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John Lowe, MD, ‘80 Distinguished Alumni - U of U School of Medicine

Feb 13, 2015

John Lowe, MD and V. LeeJohn Lowe’s career has spanned two very different worlds. First, he thrived as an academic in pathology, primarily at the University of Michigan and Case Western Reserve University. Now he serves as senior director of pathology at the biotech giant, Genentech. Always passionate about drug discovery, the 1980 University of Utah Medical School graduate, who also launched two biotech companies, found intellectual stimulation in both stages of his career––and encourages students to keep an open mind.

Lowe realized pathology was a good fit for him while he was still in medical school. “When I was coming here to medical school I was 22 going on 12, so the concept of actually interacting with a patient was kind of novel,” recalled Lowe at a Dean’s  Roundtable event at the School of Medicine in February 2015. “I probably did mature during the first two or three years of medical school but that was still part of my core characteristics. I was very reserved. I found pathology, the rotation I took - I think it was my third year and maybe my fourth year - to be extremely stimulating and found it compatible with my personality.”  He enjoyed thinking about disease in its entirety, the signs and symptoms and seeing the consequences of the disease at the cellular level. His career would eventually lead him to hold the Warner Lambert/Parke-Davis professorship in the University of Michigan Department of Medicine and work as an investigator for the Howard Hughes Medical Institute. In 2005, he moved to Case Western where he chaired the pathology department.

At the roundtable, he spoke to students about how pathology has evolved during his career. Technology is now capable of imaging a slide and displaying it on a screen at the level of resolution and “almost” with the speed with which you could look at it under a microscope, he said. But Lowe sees many pathologists as unwilling to let go of their basic tools––despite his own predictions to the contrary 10 years ago.  “The field of pathology has a core that has’t changed much at all since I was in medical school: the aspect of harvesting tissue from humans, processing it and examining it under a microscope,” he said.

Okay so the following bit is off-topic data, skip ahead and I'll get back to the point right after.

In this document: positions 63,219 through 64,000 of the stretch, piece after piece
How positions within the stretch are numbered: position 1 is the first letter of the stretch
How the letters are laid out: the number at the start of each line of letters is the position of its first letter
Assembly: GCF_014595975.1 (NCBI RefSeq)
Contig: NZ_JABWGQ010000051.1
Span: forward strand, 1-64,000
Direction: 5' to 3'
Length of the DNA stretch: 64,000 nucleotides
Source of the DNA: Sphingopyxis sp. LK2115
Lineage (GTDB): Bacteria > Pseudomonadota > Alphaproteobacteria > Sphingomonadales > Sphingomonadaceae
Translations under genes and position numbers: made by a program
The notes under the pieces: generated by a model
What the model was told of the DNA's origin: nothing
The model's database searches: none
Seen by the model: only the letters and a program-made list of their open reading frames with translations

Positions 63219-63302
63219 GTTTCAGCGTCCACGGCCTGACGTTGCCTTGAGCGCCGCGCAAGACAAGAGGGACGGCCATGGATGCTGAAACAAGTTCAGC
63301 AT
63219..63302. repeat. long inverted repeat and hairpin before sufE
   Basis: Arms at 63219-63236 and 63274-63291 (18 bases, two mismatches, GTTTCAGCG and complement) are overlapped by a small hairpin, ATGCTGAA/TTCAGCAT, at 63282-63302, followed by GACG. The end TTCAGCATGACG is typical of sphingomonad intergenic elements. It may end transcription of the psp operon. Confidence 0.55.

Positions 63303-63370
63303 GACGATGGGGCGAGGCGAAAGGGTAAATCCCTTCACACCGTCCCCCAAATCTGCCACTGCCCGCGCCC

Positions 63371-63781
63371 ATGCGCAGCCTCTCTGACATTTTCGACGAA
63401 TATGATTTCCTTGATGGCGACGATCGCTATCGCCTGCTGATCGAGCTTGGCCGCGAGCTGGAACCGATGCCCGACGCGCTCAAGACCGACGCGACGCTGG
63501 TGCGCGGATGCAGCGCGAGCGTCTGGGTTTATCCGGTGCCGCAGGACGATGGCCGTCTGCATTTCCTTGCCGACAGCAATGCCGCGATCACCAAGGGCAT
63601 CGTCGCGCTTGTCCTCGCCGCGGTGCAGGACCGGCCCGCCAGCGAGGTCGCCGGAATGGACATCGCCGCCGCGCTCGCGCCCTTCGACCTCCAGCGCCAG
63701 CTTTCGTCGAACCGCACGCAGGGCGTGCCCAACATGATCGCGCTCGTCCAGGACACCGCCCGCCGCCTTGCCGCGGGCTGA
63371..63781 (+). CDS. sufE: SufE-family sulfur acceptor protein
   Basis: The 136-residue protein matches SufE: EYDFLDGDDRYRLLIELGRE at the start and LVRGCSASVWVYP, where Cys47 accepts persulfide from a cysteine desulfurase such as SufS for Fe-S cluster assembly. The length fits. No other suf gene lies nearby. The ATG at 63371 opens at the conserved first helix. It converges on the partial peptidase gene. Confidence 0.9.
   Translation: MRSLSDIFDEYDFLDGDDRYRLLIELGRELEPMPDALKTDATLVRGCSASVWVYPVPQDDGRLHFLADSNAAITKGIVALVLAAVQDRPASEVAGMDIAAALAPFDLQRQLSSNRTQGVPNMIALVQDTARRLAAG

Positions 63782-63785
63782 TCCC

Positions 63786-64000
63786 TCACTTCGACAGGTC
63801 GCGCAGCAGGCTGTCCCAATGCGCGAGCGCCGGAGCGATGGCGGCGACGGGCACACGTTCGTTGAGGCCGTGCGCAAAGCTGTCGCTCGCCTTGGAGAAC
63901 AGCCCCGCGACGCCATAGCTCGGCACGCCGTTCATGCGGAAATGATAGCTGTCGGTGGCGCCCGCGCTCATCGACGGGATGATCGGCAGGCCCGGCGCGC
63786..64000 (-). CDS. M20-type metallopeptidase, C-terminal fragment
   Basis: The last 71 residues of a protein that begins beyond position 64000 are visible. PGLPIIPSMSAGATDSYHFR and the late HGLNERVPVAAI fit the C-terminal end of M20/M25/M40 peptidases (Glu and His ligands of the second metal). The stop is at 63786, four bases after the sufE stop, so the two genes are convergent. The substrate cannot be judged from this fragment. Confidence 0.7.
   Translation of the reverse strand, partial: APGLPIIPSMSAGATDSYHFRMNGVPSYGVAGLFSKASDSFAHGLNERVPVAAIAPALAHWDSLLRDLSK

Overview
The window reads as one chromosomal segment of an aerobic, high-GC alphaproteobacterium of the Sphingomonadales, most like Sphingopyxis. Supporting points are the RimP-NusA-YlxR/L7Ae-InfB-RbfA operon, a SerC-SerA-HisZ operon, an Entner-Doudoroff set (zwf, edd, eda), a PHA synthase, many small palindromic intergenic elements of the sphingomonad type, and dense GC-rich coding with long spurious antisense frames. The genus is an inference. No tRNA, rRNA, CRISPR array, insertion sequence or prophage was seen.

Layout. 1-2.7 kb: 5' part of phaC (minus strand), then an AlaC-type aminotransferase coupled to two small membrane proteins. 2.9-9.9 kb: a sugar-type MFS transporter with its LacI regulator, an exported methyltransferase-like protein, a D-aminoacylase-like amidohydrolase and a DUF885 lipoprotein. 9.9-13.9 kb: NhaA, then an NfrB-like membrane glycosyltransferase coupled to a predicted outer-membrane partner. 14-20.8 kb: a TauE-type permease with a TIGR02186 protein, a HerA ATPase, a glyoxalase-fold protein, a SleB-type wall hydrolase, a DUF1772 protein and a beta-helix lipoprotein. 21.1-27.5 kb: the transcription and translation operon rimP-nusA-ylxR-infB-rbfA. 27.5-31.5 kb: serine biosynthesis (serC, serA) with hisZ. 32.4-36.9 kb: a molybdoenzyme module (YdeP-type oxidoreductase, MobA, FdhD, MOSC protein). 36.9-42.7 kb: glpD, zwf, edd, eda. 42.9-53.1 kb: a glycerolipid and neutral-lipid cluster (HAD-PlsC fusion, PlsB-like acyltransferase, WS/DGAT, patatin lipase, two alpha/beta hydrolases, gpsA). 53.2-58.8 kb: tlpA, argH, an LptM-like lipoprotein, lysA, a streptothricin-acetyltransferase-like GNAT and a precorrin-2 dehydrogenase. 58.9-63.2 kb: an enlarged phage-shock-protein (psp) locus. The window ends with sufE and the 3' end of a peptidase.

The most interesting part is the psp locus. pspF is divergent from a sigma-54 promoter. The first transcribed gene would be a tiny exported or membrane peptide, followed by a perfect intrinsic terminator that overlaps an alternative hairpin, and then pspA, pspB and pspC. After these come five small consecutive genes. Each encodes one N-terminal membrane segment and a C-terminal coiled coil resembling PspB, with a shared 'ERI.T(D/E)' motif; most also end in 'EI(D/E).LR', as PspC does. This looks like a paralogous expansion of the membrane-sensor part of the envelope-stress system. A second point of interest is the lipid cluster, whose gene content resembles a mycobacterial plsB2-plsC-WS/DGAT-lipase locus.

What’s changed is the ability to do molecular analysis. “That allows pathologists and other healthcare professionals to take a much more careful, close and stratified look at molecular processes of tissue that for all the world will look the same under the microscope,” said Lowe, an expert in protein modification pathways.  Reflecting on the two stages of his career, Lowe sees academic pathology as having more distinct missions than exist for pathologists in private industry. Those include providing clinical care, acquiring grants, teaching medical students as well as basic research.

“Faculty are, in many ways, running their own small business. They’re out there acquiring revenue to support the activities they themselves have chosen to research,” he said. “Whatever you want to work on, so long as you continue to get funding and publish - so long as that’s going well - you really don’t have to worry too much about the super structure. [It’s] academic freedom.” 

At Genentech, the focus is on enabling drug discovery exclusively, he said, which can include allowing others to do basic research and the translation clinical research. There is no grant acquisition, teaching or clinical care component. The role of a small business person does not exist––and not everyone fits in that kind of culture. The company recruits and nurtures individuals who enjoy working as a team, Lowe said.  Many of the more senior scientists there have had a fairly long academic career. Until he arrived at Genentech, Lowe had no idea what went on behind industry doors. He would recommend students spend a few weeks as an intern at a drug company. What he’s discovered is a “sincere drive” to help other human beings––something he began thinking about while still in academia.

“It reminds me when I was in Michigan,” the pathologist said. “I was plying my trade in my fairly large research laboratory. I said, ‘This is really fun but I’m not sure this is helping anybody.’”  Lowe has noticed that people with a Ph.D. or a strong research background often choose to go into pathology. His research specialty has been the molecular control of glycosylation events in inflammation and disease. Despite his career switch, he acknowledged the appeal of academic life.

“The opportunity to do a lot of research but still have your foot in clinical medicine is probably greatest in the field of pathology,” he said. “If you think about an academic career there are still ... lots of opportunities, faculty positions where you would be afforded the time to spend maybe 80 percent of your effort on science and 20 percent or less on clinical activities. I think that’s probably not the case in other specialties.”  If Lowe has advice for today’s medical students, it’s to keep an open mind throughout their time at school. “I should have sampled more opportunities during medical school. My fourth year I really focused in on pathology. That’s OK, but I think I could have benefited from having rotations in lots of different sub-specialties. It would have given me more perspective.”